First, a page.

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12A- PH City Hall1.jpg

The City of Pleasant Hope’s new complex, which will house city hall, public works and the police department, sits on Miller Street/East Mo. 215. 

12A- PH City Hall2.jpg

The City of Pleasant Hope’s new complex, which will house city hall, public works and the police department, sits on Miller Street/East Mo. 215. 

Pleasant Hope’s city government will soon have a new base of operations. 

Last month, the city closed a deal to purchase two buildings connected by a parking lot across Miller Street/Mo. 215 from Dollar General. 

The site, which previously housed Polk County Discount Center, is owned by Jerry Stevens, according to property transfers previously published in the BH-FP.

City clerk Lynn Esser said Pleasant Hope will pay Stevens $250,000 for the property in a lease-to-own arrangement financed by Bank of Bolivar and O’Bannon Bank.

“The banks were able to work with us,” she said. 

The agreement was unanimously approved by the board of aldermen at its Monday, Feb. 17, meeting. 

Under the agreement, Stevens will help remodel the interior for offices, Esser said.

Stevens did not return a request for comment made Wednesday, May 20. 

City hall is currently in a shopping center on Main Street/Rt. H next to The Pharmacy at Pleasant Hope. 

“It’s been a long time in the making,” Esser said of the move. “We’ve been paying rent in this suite at the shopping mall since 2007.”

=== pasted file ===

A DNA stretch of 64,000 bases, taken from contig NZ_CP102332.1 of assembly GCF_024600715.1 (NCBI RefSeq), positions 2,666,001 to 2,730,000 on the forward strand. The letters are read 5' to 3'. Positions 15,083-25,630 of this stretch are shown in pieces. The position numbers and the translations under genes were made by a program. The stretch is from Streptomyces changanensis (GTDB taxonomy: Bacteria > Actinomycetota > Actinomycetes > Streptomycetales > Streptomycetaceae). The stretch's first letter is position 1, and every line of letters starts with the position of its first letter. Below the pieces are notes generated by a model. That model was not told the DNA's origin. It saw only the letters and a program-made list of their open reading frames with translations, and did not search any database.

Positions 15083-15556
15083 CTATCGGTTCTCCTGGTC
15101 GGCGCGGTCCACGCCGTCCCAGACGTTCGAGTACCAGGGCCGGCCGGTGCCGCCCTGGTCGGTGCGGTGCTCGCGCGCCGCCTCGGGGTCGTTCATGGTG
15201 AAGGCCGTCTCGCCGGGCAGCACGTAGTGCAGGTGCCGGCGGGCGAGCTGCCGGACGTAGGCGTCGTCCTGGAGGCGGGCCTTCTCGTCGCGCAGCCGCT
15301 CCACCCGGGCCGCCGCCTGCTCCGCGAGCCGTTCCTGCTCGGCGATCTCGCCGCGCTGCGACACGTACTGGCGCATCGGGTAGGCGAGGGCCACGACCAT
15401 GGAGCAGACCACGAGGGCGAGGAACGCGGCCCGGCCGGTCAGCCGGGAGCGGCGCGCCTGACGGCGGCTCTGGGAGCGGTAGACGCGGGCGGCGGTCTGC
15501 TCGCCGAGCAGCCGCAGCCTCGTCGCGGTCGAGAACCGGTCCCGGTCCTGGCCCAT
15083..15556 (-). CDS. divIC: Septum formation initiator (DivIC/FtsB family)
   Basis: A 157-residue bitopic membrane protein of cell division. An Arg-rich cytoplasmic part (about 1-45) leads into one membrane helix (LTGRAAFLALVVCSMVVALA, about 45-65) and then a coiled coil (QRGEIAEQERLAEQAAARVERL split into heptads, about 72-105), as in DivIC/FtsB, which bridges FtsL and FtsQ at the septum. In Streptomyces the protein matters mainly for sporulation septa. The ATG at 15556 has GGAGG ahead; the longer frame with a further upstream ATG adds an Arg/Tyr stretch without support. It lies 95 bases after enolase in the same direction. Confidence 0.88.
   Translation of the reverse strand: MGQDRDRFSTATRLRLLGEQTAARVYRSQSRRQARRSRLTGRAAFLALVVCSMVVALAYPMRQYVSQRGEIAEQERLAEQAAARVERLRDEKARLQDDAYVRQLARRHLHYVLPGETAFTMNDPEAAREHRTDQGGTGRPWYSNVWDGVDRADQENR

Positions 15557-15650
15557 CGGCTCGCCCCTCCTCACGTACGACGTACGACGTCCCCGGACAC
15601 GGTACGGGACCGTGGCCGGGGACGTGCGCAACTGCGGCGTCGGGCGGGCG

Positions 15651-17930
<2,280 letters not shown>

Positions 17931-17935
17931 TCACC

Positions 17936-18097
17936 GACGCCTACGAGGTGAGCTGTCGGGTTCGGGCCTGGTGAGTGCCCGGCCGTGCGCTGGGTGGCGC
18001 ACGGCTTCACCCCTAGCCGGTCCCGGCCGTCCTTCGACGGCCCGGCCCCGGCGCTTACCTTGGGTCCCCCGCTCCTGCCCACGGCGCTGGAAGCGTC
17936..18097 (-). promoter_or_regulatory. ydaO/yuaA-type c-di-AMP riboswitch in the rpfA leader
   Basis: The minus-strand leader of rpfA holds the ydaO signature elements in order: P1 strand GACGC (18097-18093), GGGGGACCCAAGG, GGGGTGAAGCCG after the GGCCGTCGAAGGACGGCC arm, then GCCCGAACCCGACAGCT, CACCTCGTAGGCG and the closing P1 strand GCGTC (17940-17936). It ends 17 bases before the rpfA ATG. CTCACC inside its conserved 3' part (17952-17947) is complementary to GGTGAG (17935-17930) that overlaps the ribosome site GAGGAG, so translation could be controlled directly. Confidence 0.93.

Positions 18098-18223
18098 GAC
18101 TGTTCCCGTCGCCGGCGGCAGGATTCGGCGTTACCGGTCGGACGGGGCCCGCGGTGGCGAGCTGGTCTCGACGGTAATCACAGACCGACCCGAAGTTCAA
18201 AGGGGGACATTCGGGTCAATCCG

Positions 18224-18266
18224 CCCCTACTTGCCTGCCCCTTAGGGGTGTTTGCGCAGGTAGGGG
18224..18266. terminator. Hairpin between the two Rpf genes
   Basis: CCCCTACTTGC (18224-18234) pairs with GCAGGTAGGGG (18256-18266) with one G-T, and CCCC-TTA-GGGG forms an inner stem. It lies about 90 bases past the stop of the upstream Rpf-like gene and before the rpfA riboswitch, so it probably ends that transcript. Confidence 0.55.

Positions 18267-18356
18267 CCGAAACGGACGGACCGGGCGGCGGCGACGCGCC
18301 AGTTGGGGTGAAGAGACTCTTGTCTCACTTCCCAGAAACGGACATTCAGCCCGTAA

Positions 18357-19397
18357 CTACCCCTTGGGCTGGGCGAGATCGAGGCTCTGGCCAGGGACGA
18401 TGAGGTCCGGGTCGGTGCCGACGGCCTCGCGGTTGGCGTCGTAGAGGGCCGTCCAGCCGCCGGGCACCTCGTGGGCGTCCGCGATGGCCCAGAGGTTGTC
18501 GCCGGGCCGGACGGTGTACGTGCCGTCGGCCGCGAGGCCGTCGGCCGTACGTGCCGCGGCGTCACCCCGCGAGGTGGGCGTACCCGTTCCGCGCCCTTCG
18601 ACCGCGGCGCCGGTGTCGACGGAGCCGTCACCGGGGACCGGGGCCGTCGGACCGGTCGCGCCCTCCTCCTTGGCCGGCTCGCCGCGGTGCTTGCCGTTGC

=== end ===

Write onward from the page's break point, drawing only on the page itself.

Esser said the city could start occupying the new space in 60 days, depending on the construction process.

The new spot presents a number of advantages, Esser said.

City hall, public works and the police department will all be located there, she said. The new site includes garage bays and work spaces for the public works and police departments. 

“We’ve had stuff everywhere,” she said. “We’ve had storage areas and rentals.This allows us to bring all of the municipal entities together. Now, we’re here, and all our stuff is here.”

That’s important, Pleasant Hope mayor Richard Harralson said.

“With this, we’re able to get all of the city’s stuff inside and out of the weather,” he said. “That allows us to take better care of things taxpayers have paid for.”

Harralson said one issue with the current city hall is its lack of space. The police department also has offices there, and if officers need to conduct interviews with members of the public, there isn’t much room available.

“I’ve seen the difficulty in having complete privacy as you’d need with the police,” he said. 

Esser, too, said she sees the move as beneficial to the public. Everyone in town knows where Dollar General is and should be able to find city hall, she said.

“If you have a water issue, you know where we’re at,” she said. “You can come to one spot and handle all of your city business.”

Harralson said the location fits all of the city’s needs, including its budget. 

“We’ve been saving money a long time, looking at other properties we could build on,” he said. “That was way over our budget. We’ve found what we were looking for.”

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